As mentioned earlier, the poem was written at a time when Chaucer was facing financial difficulties. England was going through a tough economic period, and there were political upheavals that compounded the situation. The devaluation of the English currency made it difficult for people like Chaucer, who depended on income from government positions, to make ends meet. Additionally, there were social and political factors that made it difficult for Chaucer to maintain his position in the government. These factors are reflected in the poem, where Chaucer expresses his frustrations with the state of affairs.


In conclusion, The Complaint of Chaucer to his Purse is a masterful poem that combines various literary devices to convey a powerful message. Chaucer's command of the English language is evident in his use of metaphor, alliteration, and irony. The poem's themes of power, loyalty, and the absurdity of the situation are as relevant today as they were in Chaucer's time. It is a poem that is both timeless and timely, and it deserves its place among the great works of English literature.

Editor 2 Analysis and Explanation

Geoffrey Chaucer, the father of English literature, is known for his remarkable works that have stood the test of time. One of his most famous poems is the Poetry Complaint of Chaucer to his Purse, which is a satirical piece that showcases the poet's wit and humor. In this 2000-word analysis, we will delve into the poem's structure, themes, and literary devices to understand its significance in the literary world.

The poem is written in Middle English, which was the language spoken in England during the medieval period. It consists of 77 lines and is divided into three stanzas, each with a different rhyme scheme. The first stanza has an ABABCC rhyme scheme, the second has an ABABBCC rhyme scheme, and the third has an ABABCC rhyme scheme. The poem's structure is significant because it reflects the poet's frustration and dissatisfaction with his financial situation.

The poem's central theme is the relationship between money and poetry. Chaucer, in the poem, personifies his purse and addresses it directly, complaining about its emptiness. He laments that he cannot write poetry without money, and his purse's lack of funds is hindering his creativity. The poem is a satire on the patronage system prevalent in medieval England, where poets and writers relied on wealthy patrons to support their work.

Chaucer's frustration with the patronage system is evident in the poem. He criticizes the wealthy patrons who only support poets for their own selfish reasons. He writes, "But now, alas! the money is all gone; / My purse is empty, and my heart is sore. / I cannot write, and that is all there is." Chaucer's words reflect the harsh reality of the time, where poets had to rely on the whims of their patrons to survive.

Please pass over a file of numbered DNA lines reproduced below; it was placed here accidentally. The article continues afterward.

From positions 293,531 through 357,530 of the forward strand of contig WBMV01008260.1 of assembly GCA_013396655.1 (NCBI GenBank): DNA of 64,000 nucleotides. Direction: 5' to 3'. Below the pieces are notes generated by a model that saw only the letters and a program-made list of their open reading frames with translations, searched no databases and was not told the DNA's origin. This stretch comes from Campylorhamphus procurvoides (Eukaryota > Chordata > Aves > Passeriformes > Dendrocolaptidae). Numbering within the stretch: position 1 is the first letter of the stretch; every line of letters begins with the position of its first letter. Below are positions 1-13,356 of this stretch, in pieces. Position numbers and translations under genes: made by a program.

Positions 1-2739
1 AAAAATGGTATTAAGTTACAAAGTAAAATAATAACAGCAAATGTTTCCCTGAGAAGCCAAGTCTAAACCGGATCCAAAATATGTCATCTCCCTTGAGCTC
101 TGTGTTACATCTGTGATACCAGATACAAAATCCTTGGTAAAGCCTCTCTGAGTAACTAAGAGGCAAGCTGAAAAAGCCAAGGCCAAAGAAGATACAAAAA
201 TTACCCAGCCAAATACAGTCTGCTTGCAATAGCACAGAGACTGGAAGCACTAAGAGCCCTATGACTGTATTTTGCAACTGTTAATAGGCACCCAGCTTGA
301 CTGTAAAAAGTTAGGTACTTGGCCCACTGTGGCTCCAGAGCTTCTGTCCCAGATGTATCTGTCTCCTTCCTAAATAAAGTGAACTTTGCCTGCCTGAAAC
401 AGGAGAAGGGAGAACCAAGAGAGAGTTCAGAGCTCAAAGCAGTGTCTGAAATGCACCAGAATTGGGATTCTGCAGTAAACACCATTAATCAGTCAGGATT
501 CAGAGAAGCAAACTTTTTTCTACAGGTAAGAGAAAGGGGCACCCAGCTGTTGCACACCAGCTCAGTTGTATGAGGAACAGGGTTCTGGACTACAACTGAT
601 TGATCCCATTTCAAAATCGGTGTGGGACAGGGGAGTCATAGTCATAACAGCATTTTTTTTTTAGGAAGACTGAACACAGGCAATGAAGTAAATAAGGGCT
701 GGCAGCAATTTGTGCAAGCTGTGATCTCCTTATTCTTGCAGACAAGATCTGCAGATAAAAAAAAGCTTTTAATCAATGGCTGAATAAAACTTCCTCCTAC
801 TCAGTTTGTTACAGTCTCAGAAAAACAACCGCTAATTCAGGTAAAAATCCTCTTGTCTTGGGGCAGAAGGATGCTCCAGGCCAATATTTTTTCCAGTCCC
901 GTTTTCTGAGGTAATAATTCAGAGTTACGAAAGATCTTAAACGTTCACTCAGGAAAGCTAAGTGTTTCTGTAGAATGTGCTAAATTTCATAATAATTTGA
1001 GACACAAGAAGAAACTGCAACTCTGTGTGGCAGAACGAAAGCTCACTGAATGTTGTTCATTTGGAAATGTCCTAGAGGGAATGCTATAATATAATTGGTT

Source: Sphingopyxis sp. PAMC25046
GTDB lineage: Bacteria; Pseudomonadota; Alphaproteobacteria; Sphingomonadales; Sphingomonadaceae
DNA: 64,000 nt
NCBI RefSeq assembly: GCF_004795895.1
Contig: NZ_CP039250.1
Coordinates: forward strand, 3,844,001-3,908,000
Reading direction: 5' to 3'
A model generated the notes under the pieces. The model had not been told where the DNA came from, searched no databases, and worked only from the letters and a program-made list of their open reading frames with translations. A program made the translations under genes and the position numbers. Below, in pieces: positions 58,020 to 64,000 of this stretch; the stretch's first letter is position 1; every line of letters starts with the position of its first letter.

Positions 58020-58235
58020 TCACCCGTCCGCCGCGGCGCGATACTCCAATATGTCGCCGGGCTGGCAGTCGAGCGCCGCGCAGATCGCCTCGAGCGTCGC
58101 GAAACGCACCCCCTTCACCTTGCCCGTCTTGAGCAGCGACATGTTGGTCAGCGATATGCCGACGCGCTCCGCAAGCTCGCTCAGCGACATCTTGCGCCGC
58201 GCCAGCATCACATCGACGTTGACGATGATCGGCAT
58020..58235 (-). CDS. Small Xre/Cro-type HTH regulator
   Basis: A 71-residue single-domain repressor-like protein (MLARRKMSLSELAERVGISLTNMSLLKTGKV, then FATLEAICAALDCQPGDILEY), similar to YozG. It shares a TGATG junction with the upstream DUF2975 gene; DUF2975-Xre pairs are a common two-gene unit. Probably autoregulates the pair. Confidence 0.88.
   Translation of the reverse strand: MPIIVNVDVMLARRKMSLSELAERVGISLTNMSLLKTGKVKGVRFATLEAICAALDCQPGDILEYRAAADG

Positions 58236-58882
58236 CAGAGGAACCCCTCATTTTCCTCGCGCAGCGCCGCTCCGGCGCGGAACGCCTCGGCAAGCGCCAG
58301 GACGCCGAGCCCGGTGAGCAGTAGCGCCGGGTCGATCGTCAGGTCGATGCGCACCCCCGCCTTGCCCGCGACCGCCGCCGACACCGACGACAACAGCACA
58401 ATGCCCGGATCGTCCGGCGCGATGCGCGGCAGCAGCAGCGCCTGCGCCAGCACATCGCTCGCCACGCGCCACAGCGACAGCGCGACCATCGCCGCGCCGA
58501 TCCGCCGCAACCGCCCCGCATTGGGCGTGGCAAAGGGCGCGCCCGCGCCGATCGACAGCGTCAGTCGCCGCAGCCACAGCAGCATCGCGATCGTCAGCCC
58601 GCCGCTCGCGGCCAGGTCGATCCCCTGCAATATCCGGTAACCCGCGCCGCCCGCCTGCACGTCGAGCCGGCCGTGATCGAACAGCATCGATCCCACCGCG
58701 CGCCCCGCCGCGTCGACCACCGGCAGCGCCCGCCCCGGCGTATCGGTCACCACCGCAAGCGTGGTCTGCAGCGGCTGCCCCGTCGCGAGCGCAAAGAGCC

The poem's tone is one of frustration and desperation. Chaucer's use of rhetorical questions and exclamations highlights his despair. He asks, "O noble, worthy purse, and well-beloved, / Deserving often to be hung on high / Full of the fruit of all my labour strove, / Why should I be so wretched and so poor?" Chaucer's use of the word "wretched" emphasizes his dire financial situation and his inability to support himself.

Chaucer's use of literary devices is also noteworthy. He employs alliteration, assonance, and rhyme to create a musical quality to the poem. For example, in the first stanza, he writes, "My purse, and eke my heart, doth me great pain / So vexed are they with the grievous smart / Of poverty, that I must needs complain." The repetition of the "p" sound in "purse" and "pain" and the "v" sound in "vexed" and "grievous" creates a musical quality to the poem.

Chaucer also uses irony and satire to criticize the patronage system. He writes, "And yet, God wot, unnethe the fund I find / To feed and clothe me, and to pay my rent." Chaucer's use of the word "unnethe" (hardly) highlights the irony of the situation. Despite being a renowned poet, he struggles to make ends meet.

In conclusion, the Poetry Complaint of Chaucer to his Purse is a satirical piece that reflects the harsh realities of the patronage system in medieval England. Chaucer's frustration with his financial situation is evident in the poem's structure, themes, and literary devices. The poem's musical quality and use of irony and satire make it a timeless piece of literature that continues to resonate with readers today.